She treated me a little bit weird for a while, but in a funny way. Like she would say, “Oh, change the channel. I don’t like this Ellen!”. Then, my first girlfriend came around and she was a sweetheart. My mom fell in love with her and became a lot more comfortable with it. Now, all she does is watch Ellen.

Shannon: (laughs) Ellen is a good representative.

Jenn: Absolutely.

Shannon: You were friends with Phanie in high school…

Jenn: Yeah, but she didn’t come out until a couple of years ago. It was funny.

Shannon: So it didn’t affect your friendship because you had come out so much earlier than she did but she never told you until recently?

Jenn: No. I told her when I was about 16. I was lying on the floor and she was on her bed and I was like, “Dude, I have something to tell you. I think I like girls. I like our friend Rosalie a lot.” She was quiet for a long time. She didn’t say anything. I was like, “Are we now not going to be friends or what?” and she was like, “No, no, no! It’s just Wow. Okay.”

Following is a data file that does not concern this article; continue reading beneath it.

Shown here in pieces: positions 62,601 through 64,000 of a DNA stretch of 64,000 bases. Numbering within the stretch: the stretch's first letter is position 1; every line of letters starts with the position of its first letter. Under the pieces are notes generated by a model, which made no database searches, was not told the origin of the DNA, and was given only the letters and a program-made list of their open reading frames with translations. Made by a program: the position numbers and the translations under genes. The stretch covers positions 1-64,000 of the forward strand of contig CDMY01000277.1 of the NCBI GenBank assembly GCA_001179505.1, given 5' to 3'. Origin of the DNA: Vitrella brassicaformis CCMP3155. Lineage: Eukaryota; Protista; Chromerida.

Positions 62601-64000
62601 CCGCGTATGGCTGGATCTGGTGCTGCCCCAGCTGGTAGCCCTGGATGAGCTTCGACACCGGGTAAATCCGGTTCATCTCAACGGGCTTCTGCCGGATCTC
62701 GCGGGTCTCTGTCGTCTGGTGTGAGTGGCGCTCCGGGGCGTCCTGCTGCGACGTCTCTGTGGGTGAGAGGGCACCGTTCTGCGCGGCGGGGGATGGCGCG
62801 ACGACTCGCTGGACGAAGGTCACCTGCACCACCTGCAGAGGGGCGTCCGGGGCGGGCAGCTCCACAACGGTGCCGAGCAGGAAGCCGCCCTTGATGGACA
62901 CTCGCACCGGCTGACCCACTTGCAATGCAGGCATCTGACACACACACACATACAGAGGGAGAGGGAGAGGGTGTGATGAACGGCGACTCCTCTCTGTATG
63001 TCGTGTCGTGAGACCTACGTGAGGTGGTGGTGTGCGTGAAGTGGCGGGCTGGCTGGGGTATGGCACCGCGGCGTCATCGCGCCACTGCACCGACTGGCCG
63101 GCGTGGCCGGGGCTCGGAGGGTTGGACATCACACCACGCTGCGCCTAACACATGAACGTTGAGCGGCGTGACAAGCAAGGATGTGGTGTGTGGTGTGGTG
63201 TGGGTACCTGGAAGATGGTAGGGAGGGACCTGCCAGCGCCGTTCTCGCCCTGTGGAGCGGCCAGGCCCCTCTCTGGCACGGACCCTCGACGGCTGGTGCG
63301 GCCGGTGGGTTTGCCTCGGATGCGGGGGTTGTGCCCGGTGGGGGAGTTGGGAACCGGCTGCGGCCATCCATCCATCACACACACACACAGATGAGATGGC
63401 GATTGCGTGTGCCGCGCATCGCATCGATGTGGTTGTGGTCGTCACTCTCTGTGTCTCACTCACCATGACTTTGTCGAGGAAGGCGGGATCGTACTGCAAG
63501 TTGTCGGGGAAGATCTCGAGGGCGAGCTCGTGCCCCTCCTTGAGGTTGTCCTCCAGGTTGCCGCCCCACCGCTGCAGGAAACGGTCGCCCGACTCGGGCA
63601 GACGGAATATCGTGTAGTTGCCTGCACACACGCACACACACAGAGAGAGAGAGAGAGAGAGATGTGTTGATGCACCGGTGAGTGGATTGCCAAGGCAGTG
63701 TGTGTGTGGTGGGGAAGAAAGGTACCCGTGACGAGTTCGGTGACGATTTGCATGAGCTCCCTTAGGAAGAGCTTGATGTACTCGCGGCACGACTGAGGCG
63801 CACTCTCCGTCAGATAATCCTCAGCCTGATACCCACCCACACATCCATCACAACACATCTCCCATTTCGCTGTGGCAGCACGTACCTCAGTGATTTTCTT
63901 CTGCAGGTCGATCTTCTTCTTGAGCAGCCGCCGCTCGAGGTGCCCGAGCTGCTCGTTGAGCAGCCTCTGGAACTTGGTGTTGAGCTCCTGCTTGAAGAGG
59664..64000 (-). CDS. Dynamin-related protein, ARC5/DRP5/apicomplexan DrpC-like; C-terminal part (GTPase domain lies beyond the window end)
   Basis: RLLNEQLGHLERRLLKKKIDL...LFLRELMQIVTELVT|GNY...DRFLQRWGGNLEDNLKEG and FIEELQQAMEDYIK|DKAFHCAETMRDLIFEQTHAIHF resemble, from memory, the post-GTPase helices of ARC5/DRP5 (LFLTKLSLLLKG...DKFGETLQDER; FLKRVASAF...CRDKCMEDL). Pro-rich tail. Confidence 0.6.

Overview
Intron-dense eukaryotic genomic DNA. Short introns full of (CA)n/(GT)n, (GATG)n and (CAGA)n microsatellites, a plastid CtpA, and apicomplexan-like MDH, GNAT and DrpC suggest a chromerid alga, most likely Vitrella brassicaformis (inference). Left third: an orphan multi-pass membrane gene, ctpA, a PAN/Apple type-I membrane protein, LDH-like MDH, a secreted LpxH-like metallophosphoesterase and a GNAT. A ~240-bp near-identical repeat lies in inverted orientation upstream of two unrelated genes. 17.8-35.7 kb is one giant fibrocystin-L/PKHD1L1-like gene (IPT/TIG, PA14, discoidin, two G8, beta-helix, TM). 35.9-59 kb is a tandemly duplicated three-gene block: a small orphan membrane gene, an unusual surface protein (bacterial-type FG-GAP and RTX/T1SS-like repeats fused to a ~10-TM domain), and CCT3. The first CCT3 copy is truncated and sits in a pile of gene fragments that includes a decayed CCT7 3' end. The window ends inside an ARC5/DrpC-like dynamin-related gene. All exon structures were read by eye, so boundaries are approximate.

Phanie didn’t ever seem to like anybody. She said she was asexual for a while. When she finally came out, it weirded me out. Even being a lesbian, it still weirded me out because I’ve known her for so long. And I’m not saying it wasn’t obvious, I’m just sayin’ that she has been such a weird person anyway. So when she did, I was cool with it.

Then, recently, problems started coming as a result. Not bad, but funny problems. Fighting over girls. That’s all. I’m glad that she came out and she’s happy. But I’m still like, “Stay away from the girls that I see”.